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Re: Inconsistence when checking if a pattern is quoted or not for `==' a


From: Pierre Gaston
Subject: Re: Inconsistence when checking if a pattern is quoted or not for `==' and `=~' in [[ ]]
Date: Thu, 17 Feb 2011 17:07:40 +0200

On Thu, Feb 17, 2011 at 4:56 PM, Clark J. Wang <address@hidden> wrote:

> On Thu, Feb 17, 2011 at 7:09 PM, Clark J. Wang <address@hidden> wrote:
>
> > See following script output:
> >
> > bash-4.2# cat quoted-pattern.sh
> > [[ .a == \.a* ]] && echo 1  # not quoted
> > [[ aa =~ \.a* ]] && echo 2  # quoted
> >
> > [[ aa =~ \a.  ]] && echo 3  # not quoted
> > [[ aa =~ \a\. ]] && echo 4  # quoted
> > bash-4.2# bash42 quoted-pattern.sh
> > 1
> > 3
> > bash-4.2#
> >
> > From my understanding 1 2 3 4 should all be printed out.
> >
> >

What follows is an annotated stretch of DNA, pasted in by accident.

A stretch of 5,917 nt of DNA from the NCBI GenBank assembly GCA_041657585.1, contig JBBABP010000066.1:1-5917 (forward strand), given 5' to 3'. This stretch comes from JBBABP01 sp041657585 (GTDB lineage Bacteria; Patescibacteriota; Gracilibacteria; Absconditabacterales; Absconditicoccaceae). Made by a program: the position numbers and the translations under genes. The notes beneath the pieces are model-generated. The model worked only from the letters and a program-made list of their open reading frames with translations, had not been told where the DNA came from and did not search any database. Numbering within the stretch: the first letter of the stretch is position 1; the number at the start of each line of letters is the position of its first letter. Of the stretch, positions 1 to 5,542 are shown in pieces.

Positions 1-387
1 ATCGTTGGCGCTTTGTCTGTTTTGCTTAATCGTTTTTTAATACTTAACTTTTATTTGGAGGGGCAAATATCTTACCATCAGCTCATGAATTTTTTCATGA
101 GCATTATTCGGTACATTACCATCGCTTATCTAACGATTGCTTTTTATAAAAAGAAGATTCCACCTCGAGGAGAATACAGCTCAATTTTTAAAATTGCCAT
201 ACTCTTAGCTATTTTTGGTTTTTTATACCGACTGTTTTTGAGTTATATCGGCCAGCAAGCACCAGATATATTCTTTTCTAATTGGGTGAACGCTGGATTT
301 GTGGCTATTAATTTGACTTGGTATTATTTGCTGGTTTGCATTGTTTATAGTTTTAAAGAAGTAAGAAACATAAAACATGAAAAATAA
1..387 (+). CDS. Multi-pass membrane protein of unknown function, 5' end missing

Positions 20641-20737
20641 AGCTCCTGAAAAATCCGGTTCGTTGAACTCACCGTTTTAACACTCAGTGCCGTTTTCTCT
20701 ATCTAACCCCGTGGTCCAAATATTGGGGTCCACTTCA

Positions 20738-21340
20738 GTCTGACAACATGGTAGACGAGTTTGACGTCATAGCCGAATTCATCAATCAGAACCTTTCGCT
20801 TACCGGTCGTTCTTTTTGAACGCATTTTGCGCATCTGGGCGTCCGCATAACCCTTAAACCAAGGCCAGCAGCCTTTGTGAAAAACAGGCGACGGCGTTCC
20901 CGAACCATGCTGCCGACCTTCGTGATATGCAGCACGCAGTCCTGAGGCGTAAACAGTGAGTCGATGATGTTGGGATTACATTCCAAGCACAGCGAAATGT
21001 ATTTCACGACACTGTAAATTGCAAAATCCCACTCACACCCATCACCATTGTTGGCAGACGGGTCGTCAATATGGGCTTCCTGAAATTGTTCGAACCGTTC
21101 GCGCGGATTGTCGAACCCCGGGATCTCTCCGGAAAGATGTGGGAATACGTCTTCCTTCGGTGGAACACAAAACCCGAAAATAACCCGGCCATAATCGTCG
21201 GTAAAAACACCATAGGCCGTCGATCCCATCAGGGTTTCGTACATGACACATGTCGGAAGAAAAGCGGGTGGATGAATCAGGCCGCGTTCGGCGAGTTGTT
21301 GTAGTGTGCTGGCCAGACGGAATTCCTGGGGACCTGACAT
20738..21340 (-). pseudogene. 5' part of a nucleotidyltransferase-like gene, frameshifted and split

> The point is: ``Any part of the pattern may be quoted to force  it  to  be
> matched  as  a string.'' And backslash is one of bash's quoting chars. But
> in my examples, a pattern with `\' in it sometimes is considered to be
> quoted and sometimes unquoted. It's not clear to me what's the exact rule
> to
> tell if a pattern is quoted or not.
>
>  aaah well the "it" in "force it" is the part, not the whole pattern. so if
you do \.. the first . is a litteral dot, the second one matches any char.


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